Jan 6, 2006 (From the CalCars-News archive)
Winnipeg Free Press
Hydro to test plug-in hybrid
Fri Jan 6 2006
By Bill Redekop
ARE you ready for the next hybrid car, that plugs in at night, and runs on electricity and biofuels?
Manitoba Hydro will launch a trial program early in the new year on the next step in lowering dependence on oil imports and cutting fossil fuel emissions -- the plug-in hybrid.
"The problem has always been, and continues to be, you just can't get enough storage in a battery to give hybrid vehicles any range," said Ken Thomas, Manitoba Hydro fleet manager. "So the plug-in hybrid is the perfect combination."
You plug in the engine overnight, just like you do with a block heater, and you've got 40 kilometres worth of driving in your car or truck by morning.
Actually, you get many more kilometres than that. Like the Toyota Prius, the battery regenerates every time you brake or coast, in addition to normal battery regeneration from the engine. With a plug-in, you can drive in the city all day without burning fossil fuels, Thomas said. But if you're out on the highway, once the electric power is used up, your biofuels kick in.
Suddenly, the $2.5 billion worth of oil and natural gas we buy from Alberta every year -- about $2,200 for every man, woman and child in Manitoba -- starts to drop exponentially.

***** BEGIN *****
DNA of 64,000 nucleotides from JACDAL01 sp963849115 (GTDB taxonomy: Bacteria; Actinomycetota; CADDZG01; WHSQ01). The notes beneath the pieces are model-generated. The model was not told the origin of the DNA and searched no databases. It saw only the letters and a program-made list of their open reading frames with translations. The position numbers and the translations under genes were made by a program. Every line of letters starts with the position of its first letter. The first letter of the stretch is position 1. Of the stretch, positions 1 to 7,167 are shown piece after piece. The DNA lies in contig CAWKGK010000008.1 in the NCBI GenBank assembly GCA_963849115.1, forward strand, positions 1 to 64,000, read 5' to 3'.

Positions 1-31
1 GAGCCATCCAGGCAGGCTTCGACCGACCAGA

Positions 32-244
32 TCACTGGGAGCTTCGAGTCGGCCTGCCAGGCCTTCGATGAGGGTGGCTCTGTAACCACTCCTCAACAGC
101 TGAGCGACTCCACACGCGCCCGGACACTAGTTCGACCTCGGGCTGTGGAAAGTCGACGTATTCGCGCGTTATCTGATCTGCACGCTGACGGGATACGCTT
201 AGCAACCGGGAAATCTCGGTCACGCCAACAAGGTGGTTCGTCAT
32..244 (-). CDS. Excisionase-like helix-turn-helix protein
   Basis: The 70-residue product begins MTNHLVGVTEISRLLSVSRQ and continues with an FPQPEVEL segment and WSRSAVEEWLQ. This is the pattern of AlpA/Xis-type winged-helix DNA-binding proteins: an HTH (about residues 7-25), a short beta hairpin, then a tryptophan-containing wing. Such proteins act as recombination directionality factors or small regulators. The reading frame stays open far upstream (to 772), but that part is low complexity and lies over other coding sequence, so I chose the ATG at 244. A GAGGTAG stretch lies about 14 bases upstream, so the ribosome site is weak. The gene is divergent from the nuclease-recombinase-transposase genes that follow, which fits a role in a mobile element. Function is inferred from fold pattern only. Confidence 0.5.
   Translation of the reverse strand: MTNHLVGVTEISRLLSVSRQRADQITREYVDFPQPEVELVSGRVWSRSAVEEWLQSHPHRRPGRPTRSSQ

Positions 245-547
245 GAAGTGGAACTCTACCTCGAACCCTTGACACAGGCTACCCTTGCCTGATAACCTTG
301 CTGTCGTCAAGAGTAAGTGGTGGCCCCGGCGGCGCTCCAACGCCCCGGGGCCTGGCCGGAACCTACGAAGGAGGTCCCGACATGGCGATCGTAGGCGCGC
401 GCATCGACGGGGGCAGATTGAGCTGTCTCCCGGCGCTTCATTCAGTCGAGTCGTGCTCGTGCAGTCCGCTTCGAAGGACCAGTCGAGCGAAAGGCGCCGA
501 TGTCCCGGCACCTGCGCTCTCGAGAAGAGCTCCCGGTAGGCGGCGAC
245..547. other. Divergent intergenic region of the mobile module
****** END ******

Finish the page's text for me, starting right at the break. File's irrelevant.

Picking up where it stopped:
"We are looking very seriously at going to plug-in technology very quickly. I would think within two or three years we'll have plug-in hybrid trucks," said Thomas.
For the average driver, up to two-thirds of vehicle mileage could be obtained from an electric source, and one-third from biodiesel or ethanol, said Eric Bibeau, University of Manitoba alternative energy chair.
"We end up with renewable electricity, and with renewable biodiesel fuel. We have the entire technology mapped out. We don't need fuel cells. We have everything."
And the blends of biofuel could be much higher than what's being proposed so far. The province's initial target is to have 85 per cent of gasoline blended with 10 per cent ethanol (E10). With biodiesel, blends may be 20 per cent (B20) most of the year, except for winter when it drops to five per cent (B5).
But the sky is really the limit. "They've run vehicles on E85, which is 85 per cent ethanol. It only requires some minor modifications to the engine," said Thomas.
In Yellowstone National Park in the United States, the park's diesel trucks ran on B20 (a 20 per cent blend of biodiesel fuel) and didn't have problems until temperatures hit -40 Celsius. That's using biodiesel made with soybeans, which is not as good in cold weather as biofuel from canola, Thomas said.
Biodiesel fuel doesn't ruin the engine in cold weather. What happens is the biofuel can crystallize and clog the fuel filter so the engine won't go. The driver has to go to the service station to have a fuel filter replaced.